Traverse Festival (2)

August 30, 2020 | By | Reply More

Shielding ★★★★☆ Doomsdays ★★★☆☆

Matterhorn ★★★★☆ The Watercooler ★★★★☆

Traverse 3: Mon 24 Aug – Mon 7 Sept
Review by Hugh Simpson

The Traverse’s online Festival continues with three more audio-only Breakfast Plays, as well as some treats that are more visual.

Shielders by Matilda Ibini does, as the name suggests, deal with the pandemic. However, it also covers a great deal of other ground. Drawing on Afrofuturism and science fiction but a great deal else besides, this packs a huge amount into only 25 minutes.

Shielders by Matilda Ibini. Image: Mihaela Bodlovic

Unlike the Breakfast Plays, Shielders is a visual as well as an audio presentation, and manages to make virtues of the drawbacks of a production filmed under constraints – thanks to Debbie Hannan’s crisp direction, Mwen’s sound design and Lewis den Hertog’s outstanding video design.

Starting as a portrait of three people watching for UFOs, it branches off to comment on the world in 2020 with humour and grace. If the dialogue is uneven, at its best it crackles with wit and imagination. There is really too much going on – with the feeling at the end that you have watched a whole TV series in a matter of minutes – but its drive and ambition cannot be faulted.

Michael Akhoma-Lindsay, Danielle Fiamanya and Laura Lovemore bring vibrant life to some characters deftly drawn by a writer with an intriguing talent. This production is online for a shorter period than the others and really deserves a look.

Breakfast Plays New Tracks Doomsdays by Conor O’Loughlin. Image: Mihaela Bodlovic

The Breakfast Plays are now all available to listen, and have some interesting shared themes, with four of the five responding to recent events with either a portrait of the apocalypse, magic realism, or more often both.

In Conor O’Loughlin’s Doomsdays, the apocalypse was one that failed to happen as promised in 2012 – or was maybe just postponed – as believers Felix (Robbie Jack) and Faye (Lovemore again) track down their erstwhile guru Senga (Helen Katambi), now reinvented as an estate agent.

Like the other productions, this is superbly acted, well directed (by Hannan, as are all the other plays discussed here) and presented with the utmost professionalism – Oğuz Kaplangi’s sound design is particularly noteworthy here.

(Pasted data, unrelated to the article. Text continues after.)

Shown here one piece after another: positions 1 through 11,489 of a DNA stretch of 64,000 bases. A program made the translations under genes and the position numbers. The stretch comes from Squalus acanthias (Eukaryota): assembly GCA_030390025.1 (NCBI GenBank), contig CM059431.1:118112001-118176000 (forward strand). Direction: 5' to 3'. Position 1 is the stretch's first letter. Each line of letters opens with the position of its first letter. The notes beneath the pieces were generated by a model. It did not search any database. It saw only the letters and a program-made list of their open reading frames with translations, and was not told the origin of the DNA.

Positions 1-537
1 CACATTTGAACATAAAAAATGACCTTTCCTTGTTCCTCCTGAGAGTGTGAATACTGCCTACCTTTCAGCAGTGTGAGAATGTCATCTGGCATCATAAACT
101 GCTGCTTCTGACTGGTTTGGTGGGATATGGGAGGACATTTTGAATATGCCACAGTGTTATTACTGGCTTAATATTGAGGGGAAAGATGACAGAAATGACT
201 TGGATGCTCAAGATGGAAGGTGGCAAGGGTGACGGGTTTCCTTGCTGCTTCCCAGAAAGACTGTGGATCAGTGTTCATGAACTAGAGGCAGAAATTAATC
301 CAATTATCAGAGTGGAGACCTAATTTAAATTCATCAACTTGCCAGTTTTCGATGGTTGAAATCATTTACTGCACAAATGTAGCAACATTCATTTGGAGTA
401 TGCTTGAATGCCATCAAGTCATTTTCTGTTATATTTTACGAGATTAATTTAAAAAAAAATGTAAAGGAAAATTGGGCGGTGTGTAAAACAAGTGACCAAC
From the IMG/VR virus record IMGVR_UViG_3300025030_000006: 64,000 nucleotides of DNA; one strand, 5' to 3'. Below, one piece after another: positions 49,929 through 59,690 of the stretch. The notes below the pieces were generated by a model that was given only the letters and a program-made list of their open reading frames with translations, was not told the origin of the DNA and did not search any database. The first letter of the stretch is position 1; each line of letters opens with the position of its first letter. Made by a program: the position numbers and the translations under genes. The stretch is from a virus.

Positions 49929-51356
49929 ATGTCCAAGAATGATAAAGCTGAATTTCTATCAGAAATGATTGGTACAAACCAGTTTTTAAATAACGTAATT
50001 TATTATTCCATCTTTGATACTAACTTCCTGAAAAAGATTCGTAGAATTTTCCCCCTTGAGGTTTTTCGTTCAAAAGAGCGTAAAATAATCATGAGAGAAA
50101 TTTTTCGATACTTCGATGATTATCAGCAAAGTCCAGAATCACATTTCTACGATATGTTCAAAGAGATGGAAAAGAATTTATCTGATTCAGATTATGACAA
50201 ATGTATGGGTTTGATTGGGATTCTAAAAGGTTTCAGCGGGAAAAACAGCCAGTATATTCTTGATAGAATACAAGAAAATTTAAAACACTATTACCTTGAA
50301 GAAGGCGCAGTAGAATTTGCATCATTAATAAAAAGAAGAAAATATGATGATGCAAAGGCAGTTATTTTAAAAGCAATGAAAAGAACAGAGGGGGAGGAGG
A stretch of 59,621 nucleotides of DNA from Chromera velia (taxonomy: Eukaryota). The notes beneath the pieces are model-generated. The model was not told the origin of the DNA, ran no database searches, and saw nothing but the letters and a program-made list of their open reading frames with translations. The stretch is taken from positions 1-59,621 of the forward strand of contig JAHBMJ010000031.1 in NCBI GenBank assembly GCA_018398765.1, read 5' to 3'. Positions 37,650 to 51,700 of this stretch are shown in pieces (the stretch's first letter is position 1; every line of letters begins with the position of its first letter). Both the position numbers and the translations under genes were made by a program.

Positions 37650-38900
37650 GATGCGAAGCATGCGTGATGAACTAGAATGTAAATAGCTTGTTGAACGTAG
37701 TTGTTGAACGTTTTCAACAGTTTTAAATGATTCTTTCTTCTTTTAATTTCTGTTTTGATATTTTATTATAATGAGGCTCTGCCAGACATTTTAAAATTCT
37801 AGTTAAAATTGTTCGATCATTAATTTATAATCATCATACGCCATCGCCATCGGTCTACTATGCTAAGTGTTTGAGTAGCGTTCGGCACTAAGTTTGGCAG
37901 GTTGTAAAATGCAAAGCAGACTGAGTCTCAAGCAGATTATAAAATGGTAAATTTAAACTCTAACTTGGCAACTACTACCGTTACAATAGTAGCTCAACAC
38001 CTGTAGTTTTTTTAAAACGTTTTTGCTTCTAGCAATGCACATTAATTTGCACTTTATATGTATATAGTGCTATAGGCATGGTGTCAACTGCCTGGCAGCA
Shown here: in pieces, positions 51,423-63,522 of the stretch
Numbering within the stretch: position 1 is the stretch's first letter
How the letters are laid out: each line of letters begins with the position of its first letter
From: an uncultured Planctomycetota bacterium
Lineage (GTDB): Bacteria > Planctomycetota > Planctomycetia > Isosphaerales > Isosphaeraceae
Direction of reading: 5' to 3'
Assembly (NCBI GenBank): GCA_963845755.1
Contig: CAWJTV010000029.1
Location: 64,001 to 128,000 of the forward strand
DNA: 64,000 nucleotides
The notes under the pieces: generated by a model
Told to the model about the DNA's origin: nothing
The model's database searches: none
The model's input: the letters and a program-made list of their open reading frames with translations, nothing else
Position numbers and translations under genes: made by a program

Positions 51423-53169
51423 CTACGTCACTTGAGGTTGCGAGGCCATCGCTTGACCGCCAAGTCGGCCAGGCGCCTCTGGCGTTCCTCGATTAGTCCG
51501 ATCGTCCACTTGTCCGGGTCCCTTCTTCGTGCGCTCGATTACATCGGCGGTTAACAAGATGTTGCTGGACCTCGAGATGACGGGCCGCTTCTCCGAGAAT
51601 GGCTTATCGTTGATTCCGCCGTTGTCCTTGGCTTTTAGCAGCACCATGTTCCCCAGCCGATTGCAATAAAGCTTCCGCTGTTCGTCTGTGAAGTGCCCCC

Doomsdays does suffer a little in comparison to some of the other Breakfast Plays, being a little one-note and predictable. Its tone is both jocular and prosaic, simultaneously difficult to credit and all-too-predictable. While always diverting, it could do with some pruning.

Breakfast Plays New Tracks Matterhorn by Amy Rhianne Milton. Image: Mihaela Bodlovic

No such problems with Amy Rhianne Milton’s Matterhorn, which is set in a cathedral by a river, a refuge for the survivors of humanity after Time itself has gone wrong. Or perhaps it isn’t, as there are several different shifting layers of reality for Casey (Katamba again), her sister Freya (Karen Fishwick) and Morrigan (Lovemore once more).

Genuinely perplexing, this is an extremely atmospheric and poetic production that is aided greatly by Kim Moore and Richard Bell’s sound. It resists easy categorisation or explanation, and is a troubling but rewarding listen.

There is a formidable dramatic intelligence at work here, and if the end result is not always coherent (or even explicable), the whole piece resists easy categorisation, and is a troubling yet rewarding listen.

Breakfast Plays New Tracks The Watercooler by Uma Nada-Rajah. Image: Mihaela Bodlovic

The Watercooler by Uma Nada-Rajah seems much more everyday at first, with its story of office politics being affected by the outside kind. Kai (the excellent Lovemore again), previously ignored, now seems likely to become flavour of the month in the wake of Black Lives Matter.

Yet the story takes a sudden left turn into symbolism that could seem awkward were it not for some careful writing and tremendous performances from Lovemore and Anna Russell-Martin. This is another object lesson in how to fit a great deal into a small space, clocking in at under 25 minutes.

There is some very promising writing talent on show here, and it is done justice both by the standard of performance and production by the Traverse.

Running times: Shielding 25 minutes; Doomsdays 48 minutes; Matterhorn 39 minute; The Watercooler 22 minutes

All available on the Traverse 3 online platform

Shielding available until Wednesday 2 September 2020
Doomsdays available until Tuesday 8 September 2020
Matterhorn available until Wednesday 9 September 2020
The Watercooler available until Thursday 10 September 2020
Details at https://www.traverse.co.uk/whats-on/traverse-festival

The first two Breakfast Plays, Contemporary Political Ethics (Or, How to Cheat) by Jamie Cowan and Rabbit Catcher by Rebecca Martin are reviewed here: Traverse Breakfast Plays (1).

ENDS

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